UN Security Council Open Debate on the Protection of Civilians in Armed Conflict

UN Security Council Open Debate on the Protection of Civilians in Armed Conflict

Statement by H.E. Zahir Tanin Ambassador, Permanent Representative of the Islamic Republic of Afghanistan to the United Nations
Security Council Open Debate on the Protection of Civilians in Armed Conflict

Thank you, Madam President. I am pleased to see you in the Security Council seat as well as President of the Council this month.  I would also like to thank you for convening this important debate on the Protection of Civilians in Armed Conflict.  Thank you also to Ms. Valerie Amos, Under Secretary General for Humanitarian Affairs, Mr. Hervé Ladsous, Under Secretary General of the  Department of Peacekeeping Operations, Navi Pillay, High Commissioner for Human Rights, and Yves Daccord, Director General of the International Committee of the Red Cross, for their useful briefings today.

Protection of civilians is of paramount importance to the government of Afghanistan. The Afghan people expected to see long-awaited peace when the Taliban regime ended following decades of war, unprecedented destruction and loss of life. Yet despite joint stabilization efforts towards peace and security, the suffering of the Afghan people continues. The security situation remains precarious today, and has in fact escalated in intensity since 2009.

 Afghan civilians are targeted with guns and bombs by enemies who measure success in terms of blood spilled and life lost.  Women, children, government officials, journalists, religious leaders, and judicial authorities are at risk as they go about their daily lives- shopping at a bazaar, visiting a friend, commuting to work.  They are attacked in villages, on public roads, in restaurants, government offices, courthouses, and mosques.

 Madam President,

 With pure and utter disregard for civilian life, the Taliban’s and other extremist groups’ brutal terrorist campaigns affect ordinary Afghans most profoundly. The Taliban are responsible for the overwhelming majority of civilian casualties in Afghanistan, causing thousands of deaths in 2013 alone, which represents a sharp increase from previous years.

The brutal campaign opened a murderous era in Afghanistan’s history, devastating both in terms of its acute impact on Afghan people and in terms of its savagery. Terrorists’ tactics are a horrific manifestation of man’s inhumanity to man, of which graphic video footage of beheadings posted on Taliban websites, the recent heinous attack on a popular restaurant in Kabul, and the cold-blooded murders and violence against women and children are but a few harrowing examples.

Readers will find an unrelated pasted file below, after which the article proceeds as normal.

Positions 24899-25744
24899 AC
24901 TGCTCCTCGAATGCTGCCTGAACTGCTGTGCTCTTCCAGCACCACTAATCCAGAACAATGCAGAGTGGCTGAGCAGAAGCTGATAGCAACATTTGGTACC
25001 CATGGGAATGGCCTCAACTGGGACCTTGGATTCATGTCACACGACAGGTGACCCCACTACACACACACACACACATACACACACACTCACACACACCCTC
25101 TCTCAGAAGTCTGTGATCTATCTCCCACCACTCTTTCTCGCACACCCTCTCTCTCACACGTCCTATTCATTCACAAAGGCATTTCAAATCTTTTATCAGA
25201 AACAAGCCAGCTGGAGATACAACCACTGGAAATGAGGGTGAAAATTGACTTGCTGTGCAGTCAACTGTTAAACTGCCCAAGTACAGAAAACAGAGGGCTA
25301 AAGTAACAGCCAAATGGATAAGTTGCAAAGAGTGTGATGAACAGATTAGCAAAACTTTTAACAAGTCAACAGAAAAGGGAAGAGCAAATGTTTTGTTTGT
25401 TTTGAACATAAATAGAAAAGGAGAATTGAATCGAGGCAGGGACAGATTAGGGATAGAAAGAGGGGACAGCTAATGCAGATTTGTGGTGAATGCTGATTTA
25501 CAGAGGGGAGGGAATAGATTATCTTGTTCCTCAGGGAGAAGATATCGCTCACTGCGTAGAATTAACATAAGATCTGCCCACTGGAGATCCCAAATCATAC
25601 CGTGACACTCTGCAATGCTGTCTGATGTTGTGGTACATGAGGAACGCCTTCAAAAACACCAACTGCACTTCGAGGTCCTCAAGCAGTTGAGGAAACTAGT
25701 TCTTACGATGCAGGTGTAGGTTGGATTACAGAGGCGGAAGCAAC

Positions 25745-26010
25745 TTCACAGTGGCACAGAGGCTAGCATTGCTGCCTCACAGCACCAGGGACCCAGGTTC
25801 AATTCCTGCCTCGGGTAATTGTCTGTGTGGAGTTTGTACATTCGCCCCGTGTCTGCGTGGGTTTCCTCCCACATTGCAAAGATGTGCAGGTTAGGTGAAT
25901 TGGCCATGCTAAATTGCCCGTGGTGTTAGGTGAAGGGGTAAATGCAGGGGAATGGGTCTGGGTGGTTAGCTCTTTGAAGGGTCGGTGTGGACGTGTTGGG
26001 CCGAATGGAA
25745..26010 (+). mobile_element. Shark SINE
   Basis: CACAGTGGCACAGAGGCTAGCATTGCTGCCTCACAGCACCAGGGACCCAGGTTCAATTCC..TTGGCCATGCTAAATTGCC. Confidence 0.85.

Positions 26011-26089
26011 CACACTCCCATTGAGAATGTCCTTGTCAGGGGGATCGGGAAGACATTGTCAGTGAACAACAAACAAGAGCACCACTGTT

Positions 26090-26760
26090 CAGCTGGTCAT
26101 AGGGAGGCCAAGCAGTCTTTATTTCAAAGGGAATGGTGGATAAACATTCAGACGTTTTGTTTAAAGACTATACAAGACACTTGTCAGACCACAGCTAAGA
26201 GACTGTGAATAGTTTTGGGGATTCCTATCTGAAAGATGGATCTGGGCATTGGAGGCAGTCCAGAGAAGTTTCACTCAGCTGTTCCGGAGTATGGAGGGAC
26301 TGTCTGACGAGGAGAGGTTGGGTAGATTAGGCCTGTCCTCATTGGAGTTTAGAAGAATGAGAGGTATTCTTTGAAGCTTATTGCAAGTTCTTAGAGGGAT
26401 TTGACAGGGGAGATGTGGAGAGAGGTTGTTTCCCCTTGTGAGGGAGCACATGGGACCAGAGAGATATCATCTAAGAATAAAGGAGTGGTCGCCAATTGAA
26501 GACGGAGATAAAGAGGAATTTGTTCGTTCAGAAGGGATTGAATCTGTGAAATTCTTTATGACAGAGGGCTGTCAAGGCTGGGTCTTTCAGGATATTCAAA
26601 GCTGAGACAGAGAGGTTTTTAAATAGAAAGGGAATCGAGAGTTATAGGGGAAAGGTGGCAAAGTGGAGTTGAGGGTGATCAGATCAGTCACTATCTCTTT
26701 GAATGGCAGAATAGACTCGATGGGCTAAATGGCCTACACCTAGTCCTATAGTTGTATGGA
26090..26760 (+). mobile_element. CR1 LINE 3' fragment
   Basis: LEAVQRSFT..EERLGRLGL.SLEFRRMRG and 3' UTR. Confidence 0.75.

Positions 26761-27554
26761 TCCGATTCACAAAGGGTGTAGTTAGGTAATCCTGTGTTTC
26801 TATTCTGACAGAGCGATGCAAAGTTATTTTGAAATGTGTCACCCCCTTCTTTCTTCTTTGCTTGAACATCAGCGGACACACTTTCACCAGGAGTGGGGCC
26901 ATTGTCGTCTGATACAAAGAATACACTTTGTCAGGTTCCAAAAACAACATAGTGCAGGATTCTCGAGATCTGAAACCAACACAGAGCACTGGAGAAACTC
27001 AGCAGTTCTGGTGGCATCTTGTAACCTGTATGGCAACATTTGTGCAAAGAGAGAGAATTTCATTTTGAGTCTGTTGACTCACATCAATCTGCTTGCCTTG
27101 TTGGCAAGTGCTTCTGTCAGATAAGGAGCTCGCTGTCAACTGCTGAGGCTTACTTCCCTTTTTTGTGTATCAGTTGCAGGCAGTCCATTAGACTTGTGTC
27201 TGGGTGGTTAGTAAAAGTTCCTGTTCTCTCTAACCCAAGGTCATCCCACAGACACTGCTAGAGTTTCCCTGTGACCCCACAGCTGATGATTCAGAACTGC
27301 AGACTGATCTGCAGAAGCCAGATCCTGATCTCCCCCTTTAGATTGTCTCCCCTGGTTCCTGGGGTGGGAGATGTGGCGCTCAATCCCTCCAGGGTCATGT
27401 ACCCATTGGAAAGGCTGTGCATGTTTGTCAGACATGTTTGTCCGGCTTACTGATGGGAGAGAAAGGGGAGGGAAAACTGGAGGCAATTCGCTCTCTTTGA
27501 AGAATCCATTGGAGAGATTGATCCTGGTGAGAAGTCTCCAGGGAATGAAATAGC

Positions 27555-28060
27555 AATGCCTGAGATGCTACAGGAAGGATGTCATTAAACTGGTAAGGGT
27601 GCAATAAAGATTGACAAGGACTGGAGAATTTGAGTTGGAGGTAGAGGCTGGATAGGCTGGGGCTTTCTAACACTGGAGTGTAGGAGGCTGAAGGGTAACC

This Council condemned Taliban attacks in the strongest terms 6 times last year, stressing that terrorism in all its forms is criminal and unjustifiable and underscoring the need to bring its perpetrators to justice. It is clear, Madame President, that the Taliban show flagrant disregard for international law as well as the basic tenets and principles of Islam.

Madam President,

 We note with deep concern an increase in the indiscriminate use of improvised explosive devices (IED’s) by armed insurgent groups in the past year.  IEDs remain the leading cause of civilian deaths and injuries, accounting for 34 percent of all civilian casualties in Afghanistan.  To address this menace, a national counter IED strategy was instituted by Presidential Decree in 2012.  We are working to strengthen our counter-IED capabilities, and the International Security Assistance Force’s (ISAF’s) related training programs for Afghan National Security Forces are a further important step in minimizing the danger these weapons pose.

 Madame President,

Tragically, ground engagements in counter-terrorism and counter-insurgency operations have resulted in the deaths and injuries of civilians.  It is unfortunate that Afghans lost their lives during operations by international and national forces that aimed to protect their lives. To this end, the Afghan government has repeatedly called upon international military forces to take all necessary measures to stop Afghan civilian loss of life. In the past years, important steps were taken in this regard.

With Afghan forces now at the forefront of protecting the Afghan people from terrorist attacks, we see situations in which civilians are caught in the crossfire of ground engagements with the enemy. One life lost is one life too many, and with this sentiment in mind Afghan forces are strongly committed to the protection of civilians. Stabilization efforts are guided by their sense of responsibility, sobriety, and duty to their fellow Afghans.

Madam President,

It is clear that the surest way to protect the lives, honor and dignity of citizens is to end the cycle of violence that harms innocent civilians. In this regard, achieving peace and security in Afghanistan requires the following three key components: First international assistance throughout the next decade to support Afghan capacity to counter terrorist campaigns against Afghan people. Second, the elimination of terrorist sanctuaries that fuel the cycle of violence.  Third, vigorous pursuit of our Afghan-led peace and reconciliation process, intended to engage those ready to renounce violence and contribute responsibly to their homeland. Effective regional and international cooperation is key to the successful outcome of the process.

Thank you, Madame President.

You May Also Like

Fixing Failed States: From Theory to Practice